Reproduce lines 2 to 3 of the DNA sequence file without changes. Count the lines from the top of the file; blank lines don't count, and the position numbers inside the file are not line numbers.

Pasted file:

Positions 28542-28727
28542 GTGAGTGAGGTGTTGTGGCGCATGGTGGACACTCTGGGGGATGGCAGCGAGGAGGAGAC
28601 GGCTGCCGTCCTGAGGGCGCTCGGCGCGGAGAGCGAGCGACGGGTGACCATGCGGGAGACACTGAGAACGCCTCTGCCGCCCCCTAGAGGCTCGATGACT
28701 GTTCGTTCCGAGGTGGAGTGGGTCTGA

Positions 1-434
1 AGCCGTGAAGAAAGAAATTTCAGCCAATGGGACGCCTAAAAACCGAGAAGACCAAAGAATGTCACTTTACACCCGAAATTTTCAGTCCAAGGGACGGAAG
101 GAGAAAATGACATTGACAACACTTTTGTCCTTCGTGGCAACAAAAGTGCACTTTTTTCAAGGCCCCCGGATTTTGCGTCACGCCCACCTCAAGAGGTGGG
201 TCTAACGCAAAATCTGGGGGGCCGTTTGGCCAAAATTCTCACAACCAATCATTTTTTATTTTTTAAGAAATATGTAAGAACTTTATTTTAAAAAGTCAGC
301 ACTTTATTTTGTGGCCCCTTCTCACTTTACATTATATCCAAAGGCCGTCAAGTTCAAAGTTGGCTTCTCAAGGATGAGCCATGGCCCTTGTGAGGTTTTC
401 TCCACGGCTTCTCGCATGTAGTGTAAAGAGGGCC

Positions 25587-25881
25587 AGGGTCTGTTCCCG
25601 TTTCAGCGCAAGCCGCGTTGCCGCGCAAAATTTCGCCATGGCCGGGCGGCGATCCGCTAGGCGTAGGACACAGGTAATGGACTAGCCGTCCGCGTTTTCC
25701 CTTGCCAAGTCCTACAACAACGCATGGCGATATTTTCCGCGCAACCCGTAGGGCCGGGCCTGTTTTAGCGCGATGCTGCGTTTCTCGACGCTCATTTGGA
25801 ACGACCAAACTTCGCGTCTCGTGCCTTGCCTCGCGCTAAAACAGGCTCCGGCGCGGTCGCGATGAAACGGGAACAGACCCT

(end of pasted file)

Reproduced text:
28542 GTGAGTGAGGTGTTGTGGCGCATGGTGGACACTCTGGGGGATGGCAGCGAGGAGGAGAC
28601 GGCTGCCGTCCTGAGGGCGCTCGGCGCGGAGAGCGAGCGACGGGTGACCATGCGGGAGACACTGAGAACGCCTCTGCCGCCCCCTAGAGGCTCGATGACT